FIG. 5 is a sectional view taken along the line 5--5 FIG. of FIG. 3;
FIG. 6A is a plan view of a contact member;
FIG. 6B is a plan view of other contact member used in the present invention;
FIG. 7 is a sectional view taken along the line 7--7 of FIG. 6A;
FIGS. 8 to 10 are sectional views taken along the lines 8--8, 9--9, and 10--10 of FIG. 7, respectively;
FIG. 11 is a side view of a distal end of a contact section;
FIGS. 12 to 15 are side views of contact sections according to other embodiments;
FIG. 16 is a perspective view of a contact section according to still another embodiment;
FIG. 17 is a longitudinal sectional view wherein the connectors shown in FIGS. 2 and 3 are engaged;
FIG. 18 is a view for explaining an engaging state of the contact sections;
FIG. 19 is a longitudinal sectional view of a connector according to still another embodiment;
FIG. 20 is a longitudinal sectional view of a connector according to still another embodiment;
FIG. 21 is a longitudinal sectional view wherein the connector shown in FIG. 20 is engaged; and
FIG. 22 is a perspective view of a contact member according to still another embodiment.
FIG. 1 shows a connector device according to an embodiment of the present invention. The connector device comprises female connector 10 and male connector 12. Connectors 10 and 12 have bodies 14 and 16, respectively. Connector bodies 14 and 16 are made of a synthetic resin material such as a polyamide resin containing reinforcing glass fibers, or a polyester resin, and has electrically insulating properties.
Body 14 of female connector 10 has an elongated box-like female engaging section 18. Hollow space 22 is formed in section 18 and opened in the front face thereof. Mounting sections 28 for mounting the connecter are formed on two opposing walls of the female engaging section 18.
Body 16 of male connector 12 has male engaging section 20. The section 20 is inserted in space 22 in section 18 of connector 10. Protection wall 24 is formed to surround section 20 and engages with the outer surface of section 18 of female connector 10. Mounting sections 30 are formed on two opposing sides of connector 12.
Positioning recess 26 is formed in an upper corner of section 18 of female connector 10. A positioning projection (not shown) corresponding to recess 26 is formed on the inner surface of wall 24 of male connector 12. Therefore, female and male connectors 10 and 12 can be engaged only when recess 26 and the projection oppose each other. This prevents connectors 10 and 12 from engaging in an erroneous position.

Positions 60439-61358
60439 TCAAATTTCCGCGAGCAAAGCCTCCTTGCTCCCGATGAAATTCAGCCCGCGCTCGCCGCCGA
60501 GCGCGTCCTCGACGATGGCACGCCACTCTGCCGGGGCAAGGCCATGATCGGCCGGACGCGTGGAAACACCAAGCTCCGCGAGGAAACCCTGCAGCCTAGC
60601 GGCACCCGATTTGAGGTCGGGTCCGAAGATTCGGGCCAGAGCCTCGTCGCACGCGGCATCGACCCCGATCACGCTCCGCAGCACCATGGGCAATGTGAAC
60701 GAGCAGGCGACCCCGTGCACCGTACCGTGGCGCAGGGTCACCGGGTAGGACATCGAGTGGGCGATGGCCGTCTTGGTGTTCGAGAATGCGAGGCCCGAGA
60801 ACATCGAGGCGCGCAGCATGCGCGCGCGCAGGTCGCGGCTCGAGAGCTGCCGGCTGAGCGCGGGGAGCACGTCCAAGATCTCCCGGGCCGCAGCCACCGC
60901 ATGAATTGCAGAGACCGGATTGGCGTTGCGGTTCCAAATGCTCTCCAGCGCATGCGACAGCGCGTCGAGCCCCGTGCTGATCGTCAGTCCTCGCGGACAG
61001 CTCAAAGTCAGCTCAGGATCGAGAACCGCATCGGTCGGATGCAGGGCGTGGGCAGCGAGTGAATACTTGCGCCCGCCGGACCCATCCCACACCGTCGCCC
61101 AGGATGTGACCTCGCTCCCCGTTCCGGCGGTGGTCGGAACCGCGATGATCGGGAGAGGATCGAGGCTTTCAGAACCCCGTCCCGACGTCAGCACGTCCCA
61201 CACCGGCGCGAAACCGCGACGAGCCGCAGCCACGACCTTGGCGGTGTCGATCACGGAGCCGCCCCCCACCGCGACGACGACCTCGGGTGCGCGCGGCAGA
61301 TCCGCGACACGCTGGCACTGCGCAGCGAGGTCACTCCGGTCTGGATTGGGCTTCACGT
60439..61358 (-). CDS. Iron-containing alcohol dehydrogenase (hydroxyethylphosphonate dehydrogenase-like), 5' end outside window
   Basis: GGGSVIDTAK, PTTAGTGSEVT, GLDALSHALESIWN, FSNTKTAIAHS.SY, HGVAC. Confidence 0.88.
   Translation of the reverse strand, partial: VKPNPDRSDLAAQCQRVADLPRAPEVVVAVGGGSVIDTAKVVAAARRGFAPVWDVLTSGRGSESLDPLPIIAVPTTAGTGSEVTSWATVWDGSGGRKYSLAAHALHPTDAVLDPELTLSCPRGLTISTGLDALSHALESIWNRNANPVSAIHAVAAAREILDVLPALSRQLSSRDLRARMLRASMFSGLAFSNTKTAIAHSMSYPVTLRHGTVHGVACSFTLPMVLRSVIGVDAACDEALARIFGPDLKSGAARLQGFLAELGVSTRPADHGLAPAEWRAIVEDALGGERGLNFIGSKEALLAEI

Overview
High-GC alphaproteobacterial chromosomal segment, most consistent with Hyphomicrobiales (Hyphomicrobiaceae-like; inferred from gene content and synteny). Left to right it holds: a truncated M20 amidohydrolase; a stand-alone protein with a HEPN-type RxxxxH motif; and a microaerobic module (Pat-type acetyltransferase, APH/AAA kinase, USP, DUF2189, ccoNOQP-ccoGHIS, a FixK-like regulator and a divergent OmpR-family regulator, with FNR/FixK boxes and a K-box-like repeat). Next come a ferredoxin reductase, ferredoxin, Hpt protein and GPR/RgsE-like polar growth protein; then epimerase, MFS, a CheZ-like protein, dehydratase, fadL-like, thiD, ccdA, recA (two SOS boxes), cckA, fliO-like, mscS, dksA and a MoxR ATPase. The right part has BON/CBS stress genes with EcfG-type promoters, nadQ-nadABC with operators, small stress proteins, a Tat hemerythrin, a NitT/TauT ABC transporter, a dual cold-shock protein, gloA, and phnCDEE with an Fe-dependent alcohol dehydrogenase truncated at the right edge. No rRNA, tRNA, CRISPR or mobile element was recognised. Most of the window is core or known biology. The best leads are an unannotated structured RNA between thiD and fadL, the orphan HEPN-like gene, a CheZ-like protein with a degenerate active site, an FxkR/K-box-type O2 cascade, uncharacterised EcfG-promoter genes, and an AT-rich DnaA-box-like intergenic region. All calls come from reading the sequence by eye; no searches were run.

Two rows of a plurality of contact members 36 are arranged in female and male connectors 10 and 12. The structure of members 36 and a mounting structure there for will be described below.
Members 36 have a shape as shown in FIGS. 6 to 11. Members 36 are obtained by press-molding an elastic metal material such as phosphor bronze, forming the resultant structure to a predetermined shape, and plating it with nickel and then with gold.
Members 36 have contact sections 42 and terminals 44. Each contact section 42 has a belt-like shape and has a rounded (e.g., arcuated) contact projection 50 on a distal end thereof. Inclined portion 58 is formed at a portion of contact projection 50 on the side of the proximal end of section 42. Portion 58 has a considerable length. Flat contact portion 60 is formed to be contiguous with the end of portion 58. In this embodiment rod-like terminal 44 is employed.
A plurality of projecting guide ribs 32 are formed on upper and lower inner surfaces of section 18 of female connector 10 A plurality of projecting guide ribs 34 are formed on upper and lower surfaces of section 20 of the male connector 12. When connectors 10 and 12 are engaged, top surfaces of respective ribs 32 and 34 oppose each other. The side surfaces of ribs 32 and 34 serve as guide surfaces. Sections 42 of members 36 are housed between guide surfaces of ribs 32 and 34 along the axial direction, i.e., along the engaging direction of the connectors.
As shown in FIG. 6A, a plurality of members 36 extend from a belt-like base 46 via cutting notch portions 48. Members 36 are subjected to final plating under this state and simultaneously inserted in predetermined positions in main bodies 14 and 16 of connectors 10 and 12. Notches 48 are then cut to separate members 36. Removal-preventing projections 62 are formed on members 36. While members 36 are inserted in main bodies 14 and 16 of connectors 10 and 12, inclined portions 58 and contact projections 50 of contact sections 42 are free to be bent and deformed. In a free state, one-half portion of each section 42 along the direction of its height is housed between guide surfaces 40 of projecting guide ribs 32 and 34, and the remaining half portion projects from the top surfaces of ribs 32 and 34.
FIGS. 8, 9, and 10 are sectional views taken along the lines 8--8, 9--9, and 10--10 of FIG. 7. As shown in FIG. 8, the section of terminal 44 of member 36 is substantially square and four edges thereof are chamfered. As shown in FIGS. 9 and 10, portion 60 and projection 50 have substantially similar rectangular sections and the edges thereof near contact points are chamfered.
Terminals 44 of members 36 project from the rear surfaces of main bodies 14 and 16 of connectors 10 and 12. Terminals 44 are inserted in through holes in a printed circuit board (not shown) and soldered thereto.
When female and male connectors 10 and 12 are engaged, contact projections 50 of contact sections 42 thereof are first abutted against each other. The distal ends of sections 42 are bent in opposite directions and projections 50 climb over each other. Projections 50 are then slid along inclined portions 58 of corresponding sections 42, bent by portions 58, and finally climb over flat contact sections 60 as shown in FIG. 17. Then, projections 50 are urged against portions 60 by the elastic force of bent sections 42, thereby achieving an electrical contact.